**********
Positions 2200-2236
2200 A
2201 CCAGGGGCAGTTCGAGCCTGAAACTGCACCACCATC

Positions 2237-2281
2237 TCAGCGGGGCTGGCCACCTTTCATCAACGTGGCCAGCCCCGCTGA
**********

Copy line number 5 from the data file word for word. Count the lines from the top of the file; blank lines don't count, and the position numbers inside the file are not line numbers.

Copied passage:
2237 TCAGCGGGGCTGGCCACCTTTCATCAACGTGGCCAGCCCCGCTGA